Our Opinion: Rosy state workforce stats a mixed blessing

Massachusetts residents have good reason to strut in the wake of news that the Bay State's workforce is the first-ever in the nation to contain a majority of bachelor's degree holders. The report from the non-profit Massachusetts Budget and Policy Center, however, also reveals that underlying the good news are other statistics that it would be well for the state to heed and address.

An issue that has been attracting increased awareness nationwide is the growing income gap between the rich and the struggling middle class. This discrepancy is reflected in the wage differential that has ballooned in the Bay State between college-educated and non-college educated workers. According to the report, the median wage for a bachelor's degree holder in 1979 was 49 percent higher than that of someone who did not attend college. As of last year, that difference had grown to 99 percent. In and of itself, this would not be so much of a problem if more of the jobs that did not require a college degree paid a reasonable living wage, but real compensation for those jobs has remained essentially flat for the past 38 years while that of college-educated workers has grown by approximately a third. Meanwhile, the actual cost of living has risen dramatically since 1979, which exacerbates the difficulties lower wage-earners face in making ends meet.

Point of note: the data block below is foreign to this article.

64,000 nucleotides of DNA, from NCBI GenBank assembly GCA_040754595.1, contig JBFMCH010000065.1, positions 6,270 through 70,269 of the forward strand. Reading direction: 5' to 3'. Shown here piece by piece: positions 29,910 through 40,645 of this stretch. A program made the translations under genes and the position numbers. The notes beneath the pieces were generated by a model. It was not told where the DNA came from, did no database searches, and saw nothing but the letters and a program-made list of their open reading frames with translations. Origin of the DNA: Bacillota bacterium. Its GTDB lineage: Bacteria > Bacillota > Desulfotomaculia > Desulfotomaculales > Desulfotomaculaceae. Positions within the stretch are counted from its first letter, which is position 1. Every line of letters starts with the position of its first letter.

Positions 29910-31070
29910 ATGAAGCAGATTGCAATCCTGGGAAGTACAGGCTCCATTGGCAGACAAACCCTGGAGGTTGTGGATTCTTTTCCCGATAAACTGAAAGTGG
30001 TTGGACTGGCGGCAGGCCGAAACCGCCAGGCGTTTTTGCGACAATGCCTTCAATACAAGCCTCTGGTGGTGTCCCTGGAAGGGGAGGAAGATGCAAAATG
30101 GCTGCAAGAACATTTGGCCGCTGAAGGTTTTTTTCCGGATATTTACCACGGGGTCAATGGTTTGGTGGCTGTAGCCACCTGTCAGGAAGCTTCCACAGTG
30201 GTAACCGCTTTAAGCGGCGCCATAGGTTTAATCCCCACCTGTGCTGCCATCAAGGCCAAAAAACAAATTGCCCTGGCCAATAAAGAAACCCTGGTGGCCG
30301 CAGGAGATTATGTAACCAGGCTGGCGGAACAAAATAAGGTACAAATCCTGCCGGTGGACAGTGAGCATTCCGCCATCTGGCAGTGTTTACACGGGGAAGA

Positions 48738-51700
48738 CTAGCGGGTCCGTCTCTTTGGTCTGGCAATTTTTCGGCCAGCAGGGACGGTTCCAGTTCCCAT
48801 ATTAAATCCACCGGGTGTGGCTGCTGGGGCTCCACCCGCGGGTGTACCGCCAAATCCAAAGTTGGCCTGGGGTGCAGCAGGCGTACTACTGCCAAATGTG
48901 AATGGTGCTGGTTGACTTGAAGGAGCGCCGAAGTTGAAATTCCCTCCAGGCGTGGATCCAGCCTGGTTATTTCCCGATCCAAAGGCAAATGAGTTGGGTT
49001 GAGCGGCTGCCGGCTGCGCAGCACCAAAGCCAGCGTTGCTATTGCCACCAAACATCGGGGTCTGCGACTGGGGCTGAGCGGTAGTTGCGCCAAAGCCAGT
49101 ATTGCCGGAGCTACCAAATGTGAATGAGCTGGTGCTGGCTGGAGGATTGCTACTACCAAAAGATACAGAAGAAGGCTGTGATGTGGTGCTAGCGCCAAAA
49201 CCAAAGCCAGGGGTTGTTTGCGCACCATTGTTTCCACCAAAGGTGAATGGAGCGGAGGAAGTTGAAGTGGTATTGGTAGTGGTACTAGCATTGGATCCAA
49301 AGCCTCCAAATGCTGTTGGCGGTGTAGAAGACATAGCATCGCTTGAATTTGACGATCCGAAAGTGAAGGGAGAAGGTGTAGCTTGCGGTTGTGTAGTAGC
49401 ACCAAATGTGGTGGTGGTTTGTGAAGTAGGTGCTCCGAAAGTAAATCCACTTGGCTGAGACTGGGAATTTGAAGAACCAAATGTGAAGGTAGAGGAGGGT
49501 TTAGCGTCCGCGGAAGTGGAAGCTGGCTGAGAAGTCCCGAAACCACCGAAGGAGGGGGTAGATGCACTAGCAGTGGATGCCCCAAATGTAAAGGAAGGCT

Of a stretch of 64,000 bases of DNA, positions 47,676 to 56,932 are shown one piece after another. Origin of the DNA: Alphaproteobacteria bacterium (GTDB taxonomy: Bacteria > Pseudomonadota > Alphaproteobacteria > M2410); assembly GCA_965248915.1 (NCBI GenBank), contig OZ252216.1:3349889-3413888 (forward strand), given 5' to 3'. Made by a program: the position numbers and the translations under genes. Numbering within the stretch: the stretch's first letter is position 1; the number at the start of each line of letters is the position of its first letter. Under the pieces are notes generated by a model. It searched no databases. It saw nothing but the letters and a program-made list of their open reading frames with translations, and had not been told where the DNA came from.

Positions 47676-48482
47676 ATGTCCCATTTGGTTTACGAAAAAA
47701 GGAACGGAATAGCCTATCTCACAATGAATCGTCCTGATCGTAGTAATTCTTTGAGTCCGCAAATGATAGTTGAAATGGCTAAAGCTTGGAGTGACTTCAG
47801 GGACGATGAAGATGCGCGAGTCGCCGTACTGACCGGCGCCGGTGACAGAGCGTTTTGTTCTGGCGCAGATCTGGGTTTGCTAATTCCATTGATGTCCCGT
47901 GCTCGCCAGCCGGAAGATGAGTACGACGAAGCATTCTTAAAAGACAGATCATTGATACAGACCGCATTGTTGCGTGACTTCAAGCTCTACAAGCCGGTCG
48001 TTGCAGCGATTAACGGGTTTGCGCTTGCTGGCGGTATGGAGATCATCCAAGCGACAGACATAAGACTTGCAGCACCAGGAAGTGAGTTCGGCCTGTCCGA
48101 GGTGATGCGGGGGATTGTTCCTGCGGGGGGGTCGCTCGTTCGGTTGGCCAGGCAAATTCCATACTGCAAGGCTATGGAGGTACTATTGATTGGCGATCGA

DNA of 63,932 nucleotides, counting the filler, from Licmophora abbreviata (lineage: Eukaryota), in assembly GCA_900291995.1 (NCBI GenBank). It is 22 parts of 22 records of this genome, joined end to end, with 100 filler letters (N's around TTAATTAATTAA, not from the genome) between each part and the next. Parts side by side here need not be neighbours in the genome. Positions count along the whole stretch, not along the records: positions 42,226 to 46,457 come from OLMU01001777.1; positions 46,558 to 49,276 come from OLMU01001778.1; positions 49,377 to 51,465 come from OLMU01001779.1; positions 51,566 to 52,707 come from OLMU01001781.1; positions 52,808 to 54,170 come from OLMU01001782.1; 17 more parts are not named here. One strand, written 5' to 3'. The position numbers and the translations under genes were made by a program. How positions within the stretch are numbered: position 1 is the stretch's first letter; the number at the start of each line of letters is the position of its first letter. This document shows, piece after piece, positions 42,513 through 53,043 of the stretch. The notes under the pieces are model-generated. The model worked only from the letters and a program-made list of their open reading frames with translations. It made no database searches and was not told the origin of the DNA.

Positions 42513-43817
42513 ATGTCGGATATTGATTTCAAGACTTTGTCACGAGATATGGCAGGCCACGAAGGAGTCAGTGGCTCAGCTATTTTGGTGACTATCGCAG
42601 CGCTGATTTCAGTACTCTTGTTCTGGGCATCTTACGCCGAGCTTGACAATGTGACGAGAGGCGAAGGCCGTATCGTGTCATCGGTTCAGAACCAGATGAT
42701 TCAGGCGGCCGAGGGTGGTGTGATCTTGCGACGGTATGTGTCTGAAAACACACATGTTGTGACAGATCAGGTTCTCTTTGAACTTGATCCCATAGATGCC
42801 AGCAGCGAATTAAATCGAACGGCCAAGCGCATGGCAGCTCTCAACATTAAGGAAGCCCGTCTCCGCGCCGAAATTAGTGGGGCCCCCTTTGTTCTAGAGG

Consequently, more are seeking any means possible to enroll in college. More education, of course, is a good thing for all residents of a state or community, but the environment for attaining it must be financially conducive or it can become a source of even greater problems.

For example, according to the MassBudget report, the cost of higher education has been increasing steadily while the state has decreased its higher education funding by 14 percent over the past 16 years. For many, the only way afford a degree is to assume a massive burden of student debt, which could cripple them financially for years after graduation.

So while on paper it may be gratifying that the state has so many college graduates among its ranks, the raw numbers do not take into account the hardship and privation that, in many cases, may follow in the wake of such achievement. Moreover, a financially-strapped worker — however they may have enhanced their earning power — is not going to be adding a great deal to the consumer economy if these increased wages fly out the window to service student debt.

This report is yet another compelling reason for the Legislature to do its utmost to prioritize education funding at every level. For example, were the state to increase sensible spending at the K-through-12 level, employers could be more assured of a higher quality of basic education in the general labor force, making better-paying jobs available to high school graduates without forcing them to obtain a college degree.

Making student loans more affordable would help those who go to college assimilate as fully-contributing members of society. It's a call Massachusetts citizens have made many times in the past, and we ought never to get tired of repeating it.


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